The World of Safe & Old School Media Management is Over. It’s now being replaced by execs with a DNA infused with entrepreneurial & turn-around expertise, combined with serious biz-dev skills. Much of this evolution will start at the top.

Local media can learn from other mature industries. It took guts, humility and foresight for the great-grandson of Henry Ford to step aside, and let Boeing airline veteran Alan Mulally take hold of the automaker. Bill Ford knew current management and the insular culture had too much to protect. Similarly at General Motors, former AT&T CEO; Ed Whitacre, was hired to rip out the diseased and dying heart of GM. Whitacre, with no experience in cars other than to drive one, wasn’t looking to win any popularity contests. Lacking the motivation to protect the way it’s been, he immediately dealt with the 800-pound gorillas in the room. ‘Big Ed’ helped turn around the company in double time. An insider with too much legacy baggage could have never accomplished that.

Like the necessary & dramatic change at GM and Ford, local media will also go through this gut wrenching change as well. It’s already happening as the above examples in Philly & Salt Lake city can attest to. To be sure, we’ll hear NO WAY, THAT WILL NEVER HAPPEN HERE. The incumbents will take a stand and dig their heels in. They’ll tell you a million different reasons why there’s no need to change, and why those in charge have decades of superior results, and YES, they can be digital enough!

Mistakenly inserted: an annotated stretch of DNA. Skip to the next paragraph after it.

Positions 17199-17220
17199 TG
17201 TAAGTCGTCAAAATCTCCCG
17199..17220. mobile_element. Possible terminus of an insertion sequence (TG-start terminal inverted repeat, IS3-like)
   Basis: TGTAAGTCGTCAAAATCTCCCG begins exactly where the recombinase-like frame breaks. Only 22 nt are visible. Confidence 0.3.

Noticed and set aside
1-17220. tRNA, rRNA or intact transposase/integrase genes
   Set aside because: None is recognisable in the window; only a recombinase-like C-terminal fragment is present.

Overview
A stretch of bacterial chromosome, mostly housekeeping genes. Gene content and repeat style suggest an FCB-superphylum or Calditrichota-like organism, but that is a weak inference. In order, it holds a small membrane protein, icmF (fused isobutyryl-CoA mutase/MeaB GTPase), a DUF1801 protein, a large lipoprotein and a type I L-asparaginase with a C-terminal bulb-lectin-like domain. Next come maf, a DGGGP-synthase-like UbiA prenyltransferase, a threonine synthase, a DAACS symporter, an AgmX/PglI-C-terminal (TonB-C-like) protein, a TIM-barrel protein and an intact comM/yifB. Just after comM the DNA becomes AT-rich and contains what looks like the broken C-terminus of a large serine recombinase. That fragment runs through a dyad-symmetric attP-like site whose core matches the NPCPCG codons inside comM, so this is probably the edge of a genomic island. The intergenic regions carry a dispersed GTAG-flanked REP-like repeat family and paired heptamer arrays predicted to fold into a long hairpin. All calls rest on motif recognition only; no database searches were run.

Creative destruction is accelerating in Detroit, Philly, and Salt Lake City and other cities yet to be announced. There is proof that the most entrenched corporate cultures can and will be blown up, with little regard for ‘the way it’s always been’.

INMA Audience Summit; Mel Taylor PPT

Here’s my presentation deck from the INMA Audience Summit, Las Vegas, Oct. 24, 2011. Session was called: State of Circulation; Monetizing the Online Audience . Special thanks to Earl Wilkinson, John Newby and everyone who gathered for this outstanding event.

Mel Taylor INMA Vegas 10.24.11